Razing Kayne - By Julieanne Reeves

Dedication Page

To the brave men and women who choose to walk the thin blue line: Thank you for your unwavering service. You are our every-day hometown heroes.

In Loving Memory of:

Pamela Rea Reeves: You handed me my first romance book and said read. I did. You encouraged me to chase rainbows, and taught me to dream, to love, to hope; to fly. I've never stopped. Thanks, Mom.

Marcy Rogers: The founder of Marcy's Kids (Now Payson Community Kids) A non-profit outreach program for “at risk” youth. They say one person can't make a difference. Well whoever the hell “they” are, were wrong. They hadn't met you.

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To my family – the cool ones who actually know I write – thank you for your support and encouragement. Tracy, that includes you and Shannon, you've been my sisters since the very beginning.

To my children, Puddleduck and Werewolf: You are not of my body, but of my heart. No mother has ever loved her children more than I love you. You are my light and my strength; you make my world whole.

Last, and certainly not least, to my posse: The irreverent, crazy, funny as hell, keep me up way too late laughing until I cry, women of “Wisteria Lane.” You are quite simply the best. Thanks for celebrating the good, lamenting the bad, talking me down from the ledges, and helping me bury the bodies.

Acknowledgments Page

Payson Fire Chief Marty Demasi and Hellsgate Fire Captain John Wisner: Thanks for answering all my strange random technical questions about procedures and fire apparatus.

Arizona State Trooper (Ret.) Roger Cain, Payson PD Sgt. Dean Faust (Ret.) US Border Patrol Senior Agent Paul Reece (Ret.) and a few active duty who I won’t name here (you know who you are): Thanks for letting me tap into your collective knowledge and experience.

Any liberties I took, or mistakes I made were entirely mine, because you guys rock!

To all the Dispatchers, Officers, Firefighters, EMS and ED personnel of Northern Gila County: None of you made it into these stores. I promise. It was an incredible honor to work with you over the years. Thanks for the laughs, the friendship, and the great memories.

Sharon “Shay” Cox and Author Hayden Braeburn: Thanks for letting me use your first names.

To Ondrej Kasl: You make an awesome undercover InterPol Agent. Thanks for the use of your name. I had no idea you'd become such an important character in this series. It should be an interesting journey.

“There is a sacredness in tears. They are not the mark of weakness, but of power. They speak more eloquently than ten thousand tongues. They are messengers of overwhelming grief...and unspeakable love.”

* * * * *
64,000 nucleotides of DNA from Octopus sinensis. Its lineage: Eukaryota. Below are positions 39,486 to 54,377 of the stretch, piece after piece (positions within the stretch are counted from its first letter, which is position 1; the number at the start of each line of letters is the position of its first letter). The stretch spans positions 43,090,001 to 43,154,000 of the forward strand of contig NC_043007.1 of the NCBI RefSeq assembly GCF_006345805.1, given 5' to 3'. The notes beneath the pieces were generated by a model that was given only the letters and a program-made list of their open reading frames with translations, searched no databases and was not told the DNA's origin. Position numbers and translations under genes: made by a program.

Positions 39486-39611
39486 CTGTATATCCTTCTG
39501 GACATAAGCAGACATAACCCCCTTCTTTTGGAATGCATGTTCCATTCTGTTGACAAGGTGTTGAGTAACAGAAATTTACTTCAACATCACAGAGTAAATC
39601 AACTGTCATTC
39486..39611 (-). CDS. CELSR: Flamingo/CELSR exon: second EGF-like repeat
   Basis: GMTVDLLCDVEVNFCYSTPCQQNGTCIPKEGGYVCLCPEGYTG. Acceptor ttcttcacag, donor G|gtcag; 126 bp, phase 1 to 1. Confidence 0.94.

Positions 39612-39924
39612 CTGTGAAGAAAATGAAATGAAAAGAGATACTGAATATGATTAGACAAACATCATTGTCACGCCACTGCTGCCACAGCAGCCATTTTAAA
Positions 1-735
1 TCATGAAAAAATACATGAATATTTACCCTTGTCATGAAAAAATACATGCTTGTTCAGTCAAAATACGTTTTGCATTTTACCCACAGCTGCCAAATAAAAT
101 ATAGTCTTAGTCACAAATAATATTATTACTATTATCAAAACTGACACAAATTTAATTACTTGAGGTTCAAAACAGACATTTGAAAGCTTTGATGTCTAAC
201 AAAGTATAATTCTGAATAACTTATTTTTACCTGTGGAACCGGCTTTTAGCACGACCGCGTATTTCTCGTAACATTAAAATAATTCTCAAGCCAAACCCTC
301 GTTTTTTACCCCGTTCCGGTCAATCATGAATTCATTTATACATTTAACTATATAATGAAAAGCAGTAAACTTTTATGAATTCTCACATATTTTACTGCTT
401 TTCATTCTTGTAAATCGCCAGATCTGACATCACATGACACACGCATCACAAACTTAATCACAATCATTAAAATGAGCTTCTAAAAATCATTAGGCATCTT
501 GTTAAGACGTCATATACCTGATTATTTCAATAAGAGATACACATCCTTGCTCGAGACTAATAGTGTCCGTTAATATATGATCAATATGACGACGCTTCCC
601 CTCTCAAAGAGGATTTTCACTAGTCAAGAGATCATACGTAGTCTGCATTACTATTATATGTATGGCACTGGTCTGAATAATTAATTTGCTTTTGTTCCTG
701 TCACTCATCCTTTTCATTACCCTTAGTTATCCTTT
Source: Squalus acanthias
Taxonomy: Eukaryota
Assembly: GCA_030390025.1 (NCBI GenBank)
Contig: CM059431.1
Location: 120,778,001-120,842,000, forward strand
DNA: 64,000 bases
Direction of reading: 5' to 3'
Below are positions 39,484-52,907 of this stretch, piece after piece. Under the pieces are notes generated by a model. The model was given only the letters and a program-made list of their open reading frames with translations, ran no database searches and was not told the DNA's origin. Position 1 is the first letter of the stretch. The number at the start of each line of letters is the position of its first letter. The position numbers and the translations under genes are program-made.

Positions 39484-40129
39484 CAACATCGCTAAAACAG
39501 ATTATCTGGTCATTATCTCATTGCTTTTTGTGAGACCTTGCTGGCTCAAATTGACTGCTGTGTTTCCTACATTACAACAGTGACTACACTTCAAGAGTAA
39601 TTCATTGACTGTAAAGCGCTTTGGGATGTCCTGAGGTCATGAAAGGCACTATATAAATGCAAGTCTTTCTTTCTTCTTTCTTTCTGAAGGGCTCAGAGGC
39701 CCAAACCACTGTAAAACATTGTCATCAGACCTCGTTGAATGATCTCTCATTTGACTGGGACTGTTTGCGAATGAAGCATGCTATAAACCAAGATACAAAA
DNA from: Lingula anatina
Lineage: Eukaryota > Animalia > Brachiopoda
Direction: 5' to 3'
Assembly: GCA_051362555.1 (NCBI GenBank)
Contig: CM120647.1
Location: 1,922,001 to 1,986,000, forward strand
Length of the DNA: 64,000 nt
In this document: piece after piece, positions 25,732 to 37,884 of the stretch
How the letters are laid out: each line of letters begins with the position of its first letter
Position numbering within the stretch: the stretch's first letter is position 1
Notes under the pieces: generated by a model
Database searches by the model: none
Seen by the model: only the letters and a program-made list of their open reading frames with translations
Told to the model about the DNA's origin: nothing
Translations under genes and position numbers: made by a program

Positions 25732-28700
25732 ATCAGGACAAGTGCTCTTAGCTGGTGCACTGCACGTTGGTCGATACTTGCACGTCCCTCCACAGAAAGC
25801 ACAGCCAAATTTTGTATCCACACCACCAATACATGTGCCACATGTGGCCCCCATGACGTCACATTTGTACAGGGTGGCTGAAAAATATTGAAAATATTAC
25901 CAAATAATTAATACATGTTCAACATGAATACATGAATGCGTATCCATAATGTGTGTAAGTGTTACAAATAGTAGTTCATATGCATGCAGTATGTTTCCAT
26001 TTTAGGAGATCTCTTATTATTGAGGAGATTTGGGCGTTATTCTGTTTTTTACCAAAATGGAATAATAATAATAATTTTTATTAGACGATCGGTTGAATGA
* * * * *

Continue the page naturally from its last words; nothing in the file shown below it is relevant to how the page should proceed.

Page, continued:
~ Washington Irving

PROLOGUE

Santa Barbara California,

Two years ago.

Officer Kayne Dobrescu pulled into his designated parking space, shut off his Titan Sidewinder Softail motorcycle—a holdover from his bachelor days—and let out a heavy sigh, staring at the apartment building his family called home.

God, he was tired. No, exhausted—mentally, physically, emotionally exhausted. He'd just finished the second of back-to-back double shifts, and it had been ten days since he'd had a day off. Officers were discouraged from working so many hours for safety reasons, but the department had been seriously short-staffed lately, and Kayne desperately needed the money. He had a wife and three precious children who depended on him for everything.

He hated how little time he got to spend with them these days. It seemed like he only ever saw them anymore when they were sleeping, and he missed them with every fiber of his being. But he was the sole provider, and they depended on him to keep a roof over their heads and food in their bellies, and ensure they were cared for while he worked.

Resigning himself to the inevitable argument that he was sure would ensue sometime tonight between him and his wife, he unstrapped his helmet and climbed off his bike, thinking of the three bright spots in his dreary world. As tired as he was, he wanted to spend time with his kids. So, he'd lock up his gun and dump his duffel bag full of duty gear in his closet, pack up two toddlers and a baby, and head to the park. There he’d spend the afternoon pushing swings, rolling around in the grass, chasing them through the sand, and racing them down the slide; all the while listening to their sweet little voices say, “Again, Papa, do it again!” followed by uncontrollable giggles of delight.

Kayne was grinning by the time he reached the door. He made a big procession